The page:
Declassified memo shows Japan has OK'd U.S. forces' use of SDF training ground up to 270 days a year

The U.S. and Japanese governments have a 45-year-old secret memorandum that says that U.S. forces may use the Ground Self-Defense Forces Higashifuji exercise field in Shizuoka Prefecture for up to 270 days a year

This was revealed by Japanese Communist Party representative Kami Tomoko at the Upper House Budget Committee meeting on March 7.

The secret arrangement made by the two countries is in a memorandum attached to the draft agreement (March 2, 1962) in preparation for returning to Japan the U.S.-held Higashifuji exercise field in 1968.

The memorandum stipulates that the U.S. forces have priority rights over the SDF to use 65 percent of the Higashifuji exercise field for up to 270 days a year.

It conflicts with the government explanation that the U.S. forces can use the exercise field for no more than six months in a year, Kami pointed out.

In reply to Kami's request for an access to the memorandum, Defense Chief Ono Koto promised to disclose as much as possible.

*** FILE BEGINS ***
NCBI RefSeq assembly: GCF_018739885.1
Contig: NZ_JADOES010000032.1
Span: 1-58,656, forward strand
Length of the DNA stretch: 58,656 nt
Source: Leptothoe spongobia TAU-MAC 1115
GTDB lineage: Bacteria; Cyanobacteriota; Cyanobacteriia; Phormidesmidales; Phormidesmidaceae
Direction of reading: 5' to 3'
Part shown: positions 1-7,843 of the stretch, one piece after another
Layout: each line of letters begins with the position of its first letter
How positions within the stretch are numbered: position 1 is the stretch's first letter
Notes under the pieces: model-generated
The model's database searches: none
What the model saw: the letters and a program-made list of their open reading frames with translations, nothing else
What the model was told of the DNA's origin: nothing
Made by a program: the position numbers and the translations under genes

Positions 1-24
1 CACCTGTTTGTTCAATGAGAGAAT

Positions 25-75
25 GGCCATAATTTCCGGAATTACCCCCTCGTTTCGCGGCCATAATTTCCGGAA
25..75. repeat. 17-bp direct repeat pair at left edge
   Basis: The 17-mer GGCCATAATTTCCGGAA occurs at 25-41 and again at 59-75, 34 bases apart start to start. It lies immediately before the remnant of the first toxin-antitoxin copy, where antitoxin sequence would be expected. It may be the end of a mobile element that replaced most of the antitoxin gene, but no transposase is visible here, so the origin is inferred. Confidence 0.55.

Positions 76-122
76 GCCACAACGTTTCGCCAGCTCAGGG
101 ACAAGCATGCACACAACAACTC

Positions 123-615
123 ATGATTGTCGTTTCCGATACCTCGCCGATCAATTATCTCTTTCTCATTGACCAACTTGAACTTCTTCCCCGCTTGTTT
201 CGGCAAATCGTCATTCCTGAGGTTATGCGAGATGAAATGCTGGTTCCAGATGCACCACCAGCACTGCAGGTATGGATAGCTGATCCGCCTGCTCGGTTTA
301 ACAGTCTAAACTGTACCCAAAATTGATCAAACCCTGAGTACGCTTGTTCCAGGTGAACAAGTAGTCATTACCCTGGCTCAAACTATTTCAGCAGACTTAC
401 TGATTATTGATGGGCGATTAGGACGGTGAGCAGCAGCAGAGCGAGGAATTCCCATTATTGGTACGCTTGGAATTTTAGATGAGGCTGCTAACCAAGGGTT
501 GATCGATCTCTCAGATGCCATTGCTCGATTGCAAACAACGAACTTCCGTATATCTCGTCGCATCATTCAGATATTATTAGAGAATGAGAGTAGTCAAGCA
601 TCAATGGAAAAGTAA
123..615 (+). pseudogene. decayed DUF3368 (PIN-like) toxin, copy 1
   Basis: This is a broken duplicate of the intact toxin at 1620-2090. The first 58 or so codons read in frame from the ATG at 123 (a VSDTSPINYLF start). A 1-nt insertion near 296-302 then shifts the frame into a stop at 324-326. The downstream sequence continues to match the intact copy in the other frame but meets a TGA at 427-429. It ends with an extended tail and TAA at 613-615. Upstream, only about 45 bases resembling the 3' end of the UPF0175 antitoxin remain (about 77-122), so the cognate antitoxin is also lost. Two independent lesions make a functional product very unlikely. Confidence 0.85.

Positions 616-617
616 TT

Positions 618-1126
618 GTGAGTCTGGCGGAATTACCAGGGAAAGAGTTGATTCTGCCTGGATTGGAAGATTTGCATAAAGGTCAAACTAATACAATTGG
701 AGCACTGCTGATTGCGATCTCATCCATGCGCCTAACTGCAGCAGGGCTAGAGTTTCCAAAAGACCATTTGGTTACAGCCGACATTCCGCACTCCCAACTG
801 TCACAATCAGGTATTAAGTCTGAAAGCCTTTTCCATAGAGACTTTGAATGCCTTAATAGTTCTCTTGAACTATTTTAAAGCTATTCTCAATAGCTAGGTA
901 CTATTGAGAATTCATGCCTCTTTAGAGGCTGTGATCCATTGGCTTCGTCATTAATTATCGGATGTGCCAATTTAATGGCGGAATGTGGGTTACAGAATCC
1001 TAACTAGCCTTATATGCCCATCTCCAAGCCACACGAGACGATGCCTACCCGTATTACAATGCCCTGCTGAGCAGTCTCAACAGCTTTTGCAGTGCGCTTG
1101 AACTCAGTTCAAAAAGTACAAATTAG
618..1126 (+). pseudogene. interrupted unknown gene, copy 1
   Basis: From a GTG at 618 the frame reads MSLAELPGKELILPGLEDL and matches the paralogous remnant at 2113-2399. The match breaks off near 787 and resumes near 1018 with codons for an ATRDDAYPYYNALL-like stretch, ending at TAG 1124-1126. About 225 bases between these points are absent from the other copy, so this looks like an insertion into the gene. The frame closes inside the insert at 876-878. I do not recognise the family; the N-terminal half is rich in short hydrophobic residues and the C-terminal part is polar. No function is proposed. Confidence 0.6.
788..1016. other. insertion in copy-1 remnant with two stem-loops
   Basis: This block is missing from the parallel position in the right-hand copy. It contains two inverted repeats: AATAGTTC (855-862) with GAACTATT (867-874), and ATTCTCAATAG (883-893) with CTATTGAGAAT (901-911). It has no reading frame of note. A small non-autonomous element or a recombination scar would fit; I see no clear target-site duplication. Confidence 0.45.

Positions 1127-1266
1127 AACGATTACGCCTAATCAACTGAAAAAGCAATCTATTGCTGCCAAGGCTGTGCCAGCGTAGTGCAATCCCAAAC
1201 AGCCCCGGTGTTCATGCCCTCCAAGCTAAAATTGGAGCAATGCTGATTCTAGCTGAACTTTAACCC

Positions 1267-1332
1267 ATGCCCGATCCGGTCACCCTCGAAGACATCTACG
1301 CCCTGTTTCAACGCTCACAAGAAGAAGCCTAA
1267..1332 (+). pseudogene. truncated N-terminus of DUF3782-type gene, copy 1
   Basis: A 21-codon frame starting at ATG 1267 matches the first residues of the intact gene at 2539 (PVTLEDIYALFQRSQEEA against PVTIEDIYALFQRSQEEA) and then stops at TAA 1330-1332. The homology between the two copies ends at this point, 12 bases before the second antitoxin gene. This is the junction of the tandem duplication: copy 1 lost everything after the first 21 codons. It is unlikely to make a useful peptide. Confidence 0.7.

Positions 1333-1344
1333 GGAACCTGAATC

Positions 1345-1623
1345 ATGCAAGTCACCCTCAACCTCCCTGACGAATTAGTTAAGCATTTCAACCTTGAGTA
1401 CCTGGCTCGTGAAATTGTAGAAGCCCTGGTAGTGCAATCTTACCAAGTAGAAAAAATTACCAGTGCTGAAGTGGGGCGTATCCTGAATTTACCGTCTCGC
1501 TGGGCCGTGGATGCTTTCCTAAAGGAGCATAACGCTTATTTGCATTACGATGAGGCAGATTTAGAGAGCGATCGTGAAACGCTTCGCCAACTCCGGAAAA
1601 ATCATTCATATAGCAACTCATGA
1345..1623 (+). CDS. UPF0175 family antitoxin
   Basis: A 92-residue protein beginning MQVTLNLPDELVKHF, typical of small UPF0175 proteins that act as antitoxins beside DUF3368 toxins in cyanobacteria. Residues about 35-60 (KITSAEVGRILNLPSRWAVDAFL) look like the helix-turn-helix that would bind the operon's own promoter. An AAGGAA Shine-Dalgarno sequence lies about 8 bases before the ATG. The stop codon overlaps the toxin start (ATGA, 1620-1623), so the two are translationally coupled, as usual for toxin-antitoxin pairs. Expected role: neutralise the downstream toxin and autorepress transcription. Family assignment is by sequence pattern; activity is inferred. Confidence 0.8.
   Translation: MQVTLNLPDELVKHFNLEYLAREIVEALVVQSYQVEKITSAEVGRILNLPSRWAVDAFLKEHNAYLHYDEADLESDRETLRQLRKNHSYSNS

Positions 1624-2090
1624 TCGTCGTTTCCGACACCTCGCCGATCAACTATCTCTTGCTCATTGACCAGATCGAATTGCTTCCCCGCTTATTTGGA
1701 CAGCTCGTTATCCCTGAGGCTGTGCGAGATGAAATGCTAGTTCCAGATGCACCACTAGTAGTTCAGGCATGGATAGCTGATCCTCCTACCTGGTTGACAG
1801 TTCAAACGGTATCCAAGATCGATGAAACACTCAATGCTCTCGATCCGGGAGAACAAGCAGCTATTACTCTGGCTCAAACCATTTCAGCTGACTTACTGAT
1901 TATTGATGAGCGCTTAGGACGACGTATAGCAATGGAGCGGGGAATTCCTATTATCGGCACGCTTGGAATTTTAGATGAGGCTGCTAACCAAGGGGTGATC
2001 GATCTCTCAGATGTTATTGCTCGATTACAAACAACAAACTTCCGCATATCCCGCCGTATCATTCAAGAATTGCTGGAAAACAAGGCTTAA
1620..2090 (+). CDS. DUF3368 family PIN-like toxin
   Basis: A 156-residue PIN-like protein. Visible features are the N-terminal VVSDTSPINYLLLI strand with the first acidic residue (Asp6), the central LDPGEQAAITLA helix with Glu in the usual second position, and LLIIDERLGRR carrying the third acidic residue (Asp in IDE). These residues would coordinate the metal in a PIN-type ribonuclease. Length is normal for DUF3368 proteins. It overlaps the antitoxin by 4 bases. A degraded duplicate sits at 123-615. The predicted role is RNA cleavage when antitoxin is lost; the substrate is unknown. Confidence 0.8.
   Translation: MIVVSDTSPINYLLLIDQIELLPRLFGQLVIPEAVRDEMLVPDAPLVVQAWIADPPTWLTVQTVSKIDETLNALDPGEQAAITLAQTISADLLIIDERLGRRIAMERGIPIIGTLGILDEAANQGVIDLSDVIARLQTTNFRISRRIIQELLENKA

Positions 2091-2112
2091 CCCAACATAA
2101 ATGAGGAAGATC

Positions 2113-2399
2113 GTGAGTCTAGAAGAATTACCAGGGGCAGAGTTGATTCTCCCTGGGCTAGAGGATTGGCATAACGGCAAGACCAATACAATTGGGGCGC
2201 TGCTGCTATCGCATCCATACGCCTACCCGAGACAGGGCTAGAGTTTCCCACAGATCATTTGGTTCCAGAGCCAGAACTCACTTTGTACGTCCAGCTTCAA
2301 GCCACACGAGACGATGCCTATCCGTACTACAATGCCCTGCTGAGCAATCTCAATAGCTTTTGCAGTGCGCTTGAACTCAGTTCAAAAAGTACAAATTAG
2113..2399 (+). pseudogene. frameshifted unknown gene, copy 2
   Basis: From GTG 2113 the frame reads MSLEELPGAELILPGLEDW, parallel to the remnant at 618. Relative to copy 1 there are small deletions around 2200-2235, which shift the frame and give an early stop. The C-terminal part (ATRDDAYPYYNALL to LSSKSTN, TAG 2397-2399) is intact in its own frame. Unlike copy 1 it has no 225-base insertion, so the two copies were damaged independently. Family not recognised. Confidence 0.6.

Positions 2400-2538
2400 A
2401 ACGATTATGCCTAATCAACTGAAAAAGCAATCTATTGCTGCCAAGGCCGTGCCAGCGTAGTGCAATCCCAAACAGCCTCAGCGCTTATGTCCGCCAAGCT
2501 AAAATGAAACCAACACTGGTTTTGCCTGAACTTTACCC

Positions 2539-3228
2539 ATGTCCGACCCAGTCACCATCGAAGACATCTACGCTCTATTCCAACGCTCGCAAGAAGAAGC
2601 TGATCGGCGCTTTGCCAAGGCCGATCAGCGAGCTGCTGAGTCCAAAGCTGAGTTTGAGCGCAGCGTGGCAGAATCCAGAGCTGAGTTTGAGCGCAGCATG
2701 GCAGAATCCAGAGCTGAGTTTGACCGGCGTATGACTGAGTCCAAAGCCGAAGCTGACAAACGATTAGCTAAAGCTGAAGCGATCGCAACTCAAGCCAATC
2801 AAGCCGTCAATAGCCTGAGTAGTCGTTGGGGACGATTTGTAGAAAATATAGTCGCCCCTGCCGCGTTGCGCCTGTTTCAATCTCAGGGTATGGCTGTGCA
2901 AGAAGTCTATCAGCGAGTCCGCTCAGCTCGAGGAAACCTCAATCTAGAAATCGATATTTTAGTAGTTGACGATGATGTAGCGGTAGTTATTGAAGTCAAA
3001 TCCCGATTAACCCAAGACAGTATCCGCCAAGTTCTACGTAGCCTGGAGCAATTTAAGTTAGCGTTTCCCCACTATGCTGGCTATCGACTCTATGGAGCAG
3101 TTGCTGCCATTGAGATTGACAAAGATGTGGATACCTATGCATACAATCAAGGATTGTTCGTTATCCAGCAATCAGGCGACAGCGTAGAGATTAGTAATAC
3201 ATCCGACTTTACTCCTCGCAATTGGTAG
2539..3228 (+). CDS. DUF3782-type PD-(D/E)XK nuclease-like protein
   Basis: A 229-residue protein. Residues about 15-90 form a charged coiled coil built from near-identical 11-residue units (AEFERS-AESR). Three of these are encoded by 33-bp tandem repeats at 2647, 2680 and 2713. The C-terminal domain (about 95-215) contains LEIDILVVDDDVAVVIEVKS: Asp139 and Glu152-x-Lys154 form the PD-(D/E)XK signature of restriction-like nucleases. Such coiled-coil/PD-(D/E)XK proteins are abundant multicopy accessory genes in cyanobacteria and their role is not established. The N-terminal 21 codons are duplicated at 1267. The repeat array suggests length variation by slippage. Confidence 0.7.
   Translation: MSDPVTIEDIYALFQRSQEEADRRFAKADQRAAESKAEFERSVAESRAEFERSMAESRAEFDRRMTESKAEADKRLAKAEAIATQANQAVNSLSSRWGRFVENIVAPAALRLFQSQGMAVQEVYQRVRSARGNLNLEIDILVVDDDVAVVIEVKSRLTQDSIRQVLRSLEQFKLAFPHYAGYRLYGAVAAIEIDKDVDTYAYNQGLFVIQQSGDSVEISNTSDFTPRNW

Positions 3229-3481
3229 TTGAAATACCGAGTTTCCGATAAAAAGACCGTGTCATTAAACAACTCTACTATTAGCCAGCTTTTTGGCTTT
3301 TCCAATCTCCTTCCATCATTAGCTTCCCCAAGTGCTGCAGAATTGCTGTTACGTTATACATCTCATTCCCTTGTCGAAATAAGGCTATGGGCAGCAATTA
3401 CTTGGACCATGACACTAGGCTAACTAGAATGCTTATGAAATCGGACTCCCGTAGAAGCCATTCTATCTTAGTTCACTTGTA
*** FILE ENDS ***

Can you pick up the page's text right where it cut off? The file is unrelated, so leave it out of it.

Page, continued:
Akahata on March 8 reported that the memorandum allows the Higashifuji exercise field to be freely used by the U.S. forces, and that under the present global realignment of U.S. forces, the co-use of Japanese bases is being expanded and strengthened. The memorandum can be used to justify the relocation of part of the U.S. Marine Corps from Okinawa to the Higashifuji exercise field.

Local landowners and leaseholders as well as near-by municipalities that have long opposed moves to perpetuate the Japan-U.S. joint exercises in the Higashifuji exercise filed, are expressing their opposition to the relocation of the U.S. Marine Corps to their area. (end)

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